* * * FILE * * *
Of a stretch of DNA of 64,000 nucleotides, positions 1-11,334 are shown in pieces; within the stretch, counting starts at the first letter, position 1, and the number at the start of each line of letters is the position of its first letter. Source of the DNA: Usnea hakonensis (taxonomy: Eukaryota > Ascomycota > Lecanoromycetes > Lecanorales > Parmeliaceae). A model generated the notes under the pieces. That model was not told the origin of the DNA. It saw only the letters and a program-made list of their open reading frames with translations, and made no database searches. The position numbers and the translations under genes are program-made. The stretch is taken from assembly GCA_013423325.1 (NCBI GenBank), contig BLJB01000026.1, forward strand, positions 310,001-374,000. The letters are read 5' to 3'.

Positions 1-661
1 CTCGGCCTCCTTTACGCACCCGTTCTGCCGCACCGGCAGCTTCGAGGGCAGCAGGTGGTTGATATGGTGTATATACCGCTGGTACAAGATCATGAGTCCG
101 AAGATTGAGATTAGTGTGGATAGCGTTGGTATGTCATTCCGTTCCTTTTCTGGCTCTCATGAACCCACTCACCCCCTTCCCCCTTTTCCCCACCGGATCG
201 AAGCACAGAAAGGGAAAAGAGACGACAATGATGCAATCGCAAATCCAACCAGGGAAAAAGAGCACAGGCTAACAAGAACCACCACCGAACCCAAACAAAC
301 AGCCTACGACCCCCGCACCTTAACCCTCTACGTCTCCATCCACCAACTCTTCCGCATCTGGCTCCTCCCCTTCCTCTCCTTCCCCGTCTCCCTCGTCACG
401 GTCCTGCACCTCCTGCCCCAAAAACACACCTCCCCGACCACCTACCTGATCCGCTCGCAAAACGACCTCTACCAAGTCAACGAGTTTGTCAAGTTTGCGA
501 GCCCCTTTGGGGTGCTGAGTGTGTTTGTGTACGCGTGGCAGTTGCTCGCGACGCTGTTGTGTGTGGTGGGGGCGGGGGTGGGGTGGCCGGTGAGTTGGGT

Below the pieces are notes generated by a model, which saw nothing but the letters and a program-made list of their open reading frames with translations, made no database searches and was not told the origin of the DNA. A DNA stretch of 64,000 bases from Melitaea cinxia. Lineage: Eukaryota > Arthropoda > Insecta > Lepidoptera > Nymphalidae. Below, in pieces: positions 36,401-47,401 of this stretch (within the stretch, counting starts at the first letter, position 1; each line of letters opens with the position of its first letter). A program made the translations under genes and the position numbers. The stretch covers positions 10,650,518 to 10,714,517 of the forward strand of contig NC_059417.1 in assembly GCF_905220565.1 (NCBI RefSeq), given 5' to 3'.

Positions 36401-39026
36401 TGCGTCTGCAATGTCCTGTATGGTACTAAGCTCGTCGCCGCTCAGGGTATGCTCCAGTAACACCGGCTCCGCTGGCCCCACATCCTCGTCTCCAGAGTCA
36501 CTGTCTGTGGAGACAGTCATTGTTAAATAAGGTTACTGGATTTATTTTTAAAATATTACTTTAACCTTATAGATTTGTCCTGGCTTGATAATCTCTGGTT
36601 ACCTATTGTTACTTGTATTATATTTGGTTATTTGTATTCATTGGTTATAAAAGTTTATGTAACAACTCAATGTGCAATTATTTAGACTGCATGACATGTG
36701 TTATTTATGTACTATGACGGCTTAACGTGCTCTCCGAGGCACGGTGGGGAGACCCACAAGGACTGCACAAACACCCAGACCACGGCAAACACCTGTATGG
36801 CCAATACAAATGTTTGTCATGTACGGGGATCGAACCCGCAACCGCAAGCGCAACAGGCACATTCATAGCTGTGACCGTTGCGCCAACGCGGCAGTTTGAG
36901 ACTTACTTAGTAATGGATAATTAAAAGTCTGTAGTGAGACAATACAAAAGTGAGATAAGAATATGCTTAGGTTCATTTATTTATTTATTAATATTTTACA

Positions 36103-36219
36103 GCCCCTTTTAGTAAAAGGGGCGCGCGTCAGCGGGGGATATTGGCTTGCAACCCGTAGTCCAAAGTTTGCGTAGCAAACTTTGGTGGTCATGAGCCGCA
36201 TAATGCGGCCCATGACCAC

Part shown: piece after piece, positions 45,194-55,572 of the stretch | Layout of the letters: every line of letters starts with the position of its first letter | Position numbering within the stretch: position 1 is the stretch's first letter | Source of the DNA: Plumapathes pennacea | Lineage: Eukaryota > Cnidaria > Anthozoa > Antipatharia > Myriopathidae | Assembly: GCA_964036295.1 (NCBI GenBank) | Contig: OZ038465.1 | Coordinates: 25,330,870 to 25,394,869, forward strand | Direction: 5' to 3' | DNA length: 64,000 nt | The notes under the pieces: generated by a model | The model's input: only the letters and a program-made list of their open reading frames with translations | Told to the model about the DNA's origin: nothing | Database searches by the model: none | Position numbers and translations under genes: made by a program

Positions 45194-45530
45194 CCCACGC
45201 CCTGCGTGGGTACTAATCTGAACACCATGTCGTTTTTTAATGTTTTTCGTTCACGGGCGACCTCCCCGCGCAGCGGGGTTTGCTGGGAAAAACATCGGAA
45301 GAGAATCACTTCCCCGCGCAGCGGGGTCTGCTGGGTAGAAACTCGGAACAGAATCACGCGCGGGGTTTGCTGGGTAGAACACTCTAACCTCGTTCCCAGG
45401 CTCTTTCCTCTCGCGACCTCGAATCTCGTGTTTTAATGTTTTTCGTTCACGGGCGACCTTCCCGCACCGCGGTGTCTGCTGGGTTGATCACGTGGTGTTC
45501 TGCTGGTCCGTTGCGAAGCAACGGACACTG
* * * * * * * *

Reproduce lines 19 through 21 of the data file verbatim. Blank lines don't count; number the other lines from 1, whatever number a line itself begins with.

36201 TAATGCGGCCCATGACCAC

Part shown: piece after piece, positions 45,194-55,572 of the stretch | Layout of the letters: every line of letters starts with the position of its first letter | Position numbering within the stretch: position 1 is the stretch's first letter | Source of the DNA: Plumapathes pennacea | Lineage: Eukaryota > Cnidaria > Anthozoa > Antipatharia > Myriopathidae | Assembly: GCA_964036295.1 (NCBI GenBank) | Contig: OZ038465.1 | Coordinates: 25,330,870 to 25,394,869, forward strand | Direction: 5' to 3' | DNA length: 64,000 nt | The notes under the pieces: generated by a model | The model's input: only the letters and a program-made list of their open reading frames with translations | Told to the model about the DNA's origin: nothing | Database searches by the model: none | Position numbers and translations under genes: made by a program

Positions 45194-45530